Over the last few years, we’ve witnessed the worst U.S. economy since the Great Depression. While we are in a recovery period, this recovery does not appear to be off to a strong start. And yet start-ups are still being created, companies are still growing, and many are achieving significant revenues.
These companies are proving that, if a business has strategic growth drivers in place from the very beginning, it will have the opportunity to grow, no matter what the economic climate. A fundamental piece to this puzzle is ensuring that the business model that you create and develop enables value creation and the possibility for creating a successful business, not just a successful product line.
At my company, we look for five strategic growth drivers in the companies we look to partner with: maturity, migration, convergence, compliance and cost containment. For example, populations are maturing and drugs have their patents expiring. There is a migration of technology platforms, from generalized treatments to personalized medicine, and offline to online media. Information technology is converging with life sciences technology. Regulatory compliance is driving reform, and organizations that monitor compliance (SEC, FDA, etc.) often are telling companies how to spend their money. Cost containment conversations are everywhere — whether it’s spiraling maintenance costs on IT infrastructure or healthcare costs. Companies that have built business plans to address these themes are setting themselves up for success.
To help companies build and maintain momentum throughout their various stages of growth, our management team has developed three pieces of advice that we give to partner companies to help them weather economic uncertainty. We tell our partners to preserve their cash, be predatory and aggressive from a sales and marketing perspective, and be opportunistic toward acquisitions.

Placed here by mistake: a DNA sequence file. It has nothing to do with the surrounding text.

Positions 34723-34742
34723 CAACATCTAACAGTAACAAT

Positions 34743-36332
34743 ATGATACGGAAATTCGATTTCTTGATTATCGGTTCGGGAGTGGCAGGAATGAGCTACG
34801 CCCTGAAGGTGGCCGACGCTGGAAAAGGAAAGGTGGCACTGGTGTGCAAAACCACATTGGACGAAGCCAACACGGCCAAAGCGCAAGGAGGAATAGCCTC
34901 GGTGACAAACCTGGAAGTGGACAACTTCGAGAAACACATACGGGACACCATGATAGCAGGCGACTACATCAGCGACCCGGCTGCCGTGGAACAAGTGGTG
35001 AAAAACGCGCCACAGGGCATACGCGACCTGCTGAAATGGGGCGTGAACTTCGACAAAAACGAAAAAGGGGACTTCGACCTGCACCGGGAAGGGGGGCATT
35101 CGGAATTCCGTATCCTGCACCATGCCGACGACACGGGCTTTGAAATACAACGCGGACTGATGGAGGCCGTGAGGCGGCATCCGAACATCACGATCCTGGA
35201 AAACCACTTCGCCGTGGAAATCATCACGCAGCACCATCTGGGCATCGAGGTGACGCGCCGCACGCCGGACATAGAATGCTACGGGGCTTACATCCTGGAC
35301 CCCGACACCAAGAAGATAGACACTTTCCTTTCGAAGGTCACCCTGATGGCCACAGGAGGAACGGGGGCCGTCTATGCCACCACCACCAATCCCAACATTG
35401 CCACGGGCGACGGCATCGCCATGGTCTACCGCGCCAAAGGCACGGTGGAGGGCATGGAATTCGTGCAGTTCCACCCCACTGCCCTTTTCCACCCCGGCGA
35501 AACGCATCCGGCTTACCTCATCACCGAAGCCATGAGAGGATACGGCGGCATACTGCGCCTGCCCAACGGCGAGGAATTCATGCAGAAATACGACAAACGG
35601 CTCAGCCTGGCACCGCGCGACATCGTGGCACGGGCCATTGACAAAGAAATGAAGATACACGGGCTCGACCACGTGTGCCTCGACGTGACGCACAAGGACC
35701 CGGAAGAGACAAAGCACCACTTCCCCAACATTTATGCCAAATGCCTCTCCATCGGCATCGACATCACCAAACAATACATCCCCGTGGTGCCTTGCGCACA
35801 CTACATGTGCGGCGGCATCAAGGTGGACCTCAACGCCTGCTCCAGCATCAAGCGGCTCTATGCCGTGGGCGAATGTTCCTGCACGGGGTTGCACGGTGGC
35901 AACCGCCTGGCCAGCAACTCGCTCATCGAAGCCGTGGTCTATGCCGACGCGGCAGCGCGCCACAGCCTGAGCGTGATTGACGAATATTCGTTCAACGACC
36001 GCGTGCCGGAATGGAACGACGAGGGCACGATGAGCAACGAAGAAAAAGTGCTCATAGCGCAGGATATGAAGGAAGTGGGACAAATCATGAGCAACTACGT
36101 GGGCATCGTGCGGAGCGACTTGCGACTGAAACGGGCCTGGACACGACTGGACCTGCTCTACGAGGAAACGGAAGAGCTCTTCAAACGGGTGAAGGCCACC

Preserve Your Cash
The economic malaise was the most serious in 2008 and 2009. During that time, we advised our partner companies to preserve and protect their cash. By committing capital to something that’s simply “nice to have,” you move funds away from your critical success drivers. Shelve all the items that aren’t critical for accomplishing the critical success factors. This will help you streamline activities, and your cash consumption will be focused on accomplishing your already-identified goals.
Use Aggressive Sales and Marketing Campaigns
The best battle to win is the one that’s never fought at all. Cap your adversary’s strategy by using guerrilla marketing and sales strategies. Disrupt their company and their campaigns. Implement aggressive sales and marketing campaigns and you will keep your company one step ahead of your competitors, and in an uncertain climate, that’s one step closer to success.
Seek Opportunistic Mergers & Acquisitions
We’ve seen a consolidating business world in the past few years. Among our partner companies, there were 15 acquisitions alone, including four completed by AdvantEdge Healthcare Solutions since 2009. Take advantage of the fact that other companies may have seriously struggled in a down economy, and opportunistically look for those that can advance your business.
Learn From Your Experiences
We may learn from our mistakes, but we also learn from identifying what worked. Periodically evaluate where your business is and where it is headed. If you’re thinking strategically and acting tactically, you’ll be making the necessary adaptations to keep your business afloat during tough times.
The most important piece of advice to remember is that success is not a straight line — it comes with setbacks along the way. Be flexible and alter your skill sets to keep your company relevant based on changes that have taken place externally, no matter what the economic climate is you’re facing.
Peter J. Boni is the president and chief executive officer of Safeguard Scientifics, Inc., a Penn.-based company that provides growth capital for entrepreneurial and innovative life sciences and technology companies.